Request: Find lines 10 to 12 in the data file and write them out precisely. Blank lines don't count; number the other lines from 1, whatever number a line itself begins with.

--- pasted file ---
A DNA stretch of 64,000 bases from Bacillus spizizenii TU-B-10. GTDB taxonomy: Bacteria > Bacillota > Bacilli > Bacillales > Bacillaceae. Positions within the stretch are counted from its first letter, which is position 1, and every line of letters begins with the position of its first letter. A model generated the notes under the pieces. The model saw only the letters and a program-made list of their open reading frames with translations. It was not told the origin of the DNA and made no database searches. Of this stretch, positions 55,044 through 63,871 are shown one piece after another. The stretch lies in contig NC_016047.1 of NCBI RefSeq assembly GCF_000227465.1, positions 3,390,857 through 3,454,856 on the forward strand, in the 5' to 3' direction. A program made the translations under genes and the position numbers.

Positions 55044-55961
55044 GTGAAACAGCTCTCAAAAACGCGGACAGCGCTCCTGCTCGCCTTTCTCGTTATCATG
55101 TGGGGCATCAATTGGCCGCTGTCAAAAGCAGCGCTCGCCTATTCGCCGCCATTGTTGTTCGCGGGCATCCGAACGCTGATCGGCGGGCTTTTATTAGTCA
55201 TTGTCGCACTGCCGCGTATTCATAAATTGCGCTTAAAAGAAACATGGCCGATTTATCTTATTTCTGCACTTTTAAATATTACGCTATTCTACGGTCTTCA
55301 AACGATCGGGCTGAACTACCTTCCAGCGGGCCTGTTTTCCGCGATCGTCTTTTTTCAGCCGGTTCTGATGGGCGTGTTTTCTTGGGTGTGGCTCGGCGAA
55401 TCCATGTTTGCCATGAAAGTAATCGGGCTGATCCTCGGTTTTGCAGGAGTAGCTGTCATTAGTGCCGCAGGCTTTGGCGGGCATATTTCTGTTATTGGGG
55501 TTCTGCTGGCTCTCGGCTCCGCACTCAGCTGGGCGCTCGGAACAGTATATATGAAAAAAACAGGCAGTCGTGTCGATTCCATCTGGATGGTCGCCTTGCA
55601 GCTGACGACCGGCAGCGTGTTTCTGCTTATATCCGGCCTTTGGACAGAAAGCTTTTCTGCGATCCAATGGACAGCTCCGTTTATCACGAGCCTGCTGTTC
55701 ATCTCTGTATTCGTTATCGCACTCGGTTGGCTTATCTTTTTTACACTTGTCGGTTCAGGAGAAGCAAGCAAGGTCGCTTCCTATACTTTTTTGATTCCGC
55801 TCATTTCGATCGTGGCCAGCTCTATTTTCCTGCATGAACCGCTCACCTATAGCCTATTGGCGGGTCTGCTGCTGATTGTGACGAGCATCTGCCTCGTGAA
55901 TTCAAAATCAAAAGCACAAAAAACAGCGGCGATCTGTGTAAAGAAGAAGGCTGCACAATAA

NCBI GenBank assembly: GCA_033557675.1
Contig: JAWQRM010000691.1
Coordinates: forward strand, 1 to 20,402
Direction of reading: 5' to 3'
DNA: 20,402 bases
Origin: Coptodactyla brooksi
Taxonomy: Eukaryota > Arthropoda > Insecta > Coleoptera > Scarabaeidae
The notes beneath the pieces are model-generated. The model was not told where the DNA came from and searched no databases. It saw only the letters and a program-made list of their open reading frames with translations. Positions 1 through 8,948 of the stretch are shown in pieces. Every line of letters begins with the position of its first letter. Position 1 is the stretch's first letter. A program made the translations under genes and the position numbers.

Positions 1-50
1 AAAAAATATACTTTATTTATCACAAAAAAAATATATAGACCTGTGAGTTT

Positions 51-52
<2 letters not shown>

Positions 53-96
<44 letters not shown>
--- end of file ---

55701 ATCTCTGTATTCGTTATCGCACTCGGTTGGCTTATCTTTTTTACACTTGTCGGTTCAGGAGAAGCAAGCAAGGTCGCTTCCTATACTTTTTTGATTCCGC
55801 TCATTTCGATCGTGGCCAGCTCTATTTTCCTGCATGAACCGCTCACCTATAGCCTATTGGCGGGTCTGCTGCTGATTGTGACGAGCATCTGCCTCGTGAA
55901 TTCAAAATCAAAAGCACAAAAAACAGCGGCGATCTGTGTAAAGAAGAAGGCTGCACAATAA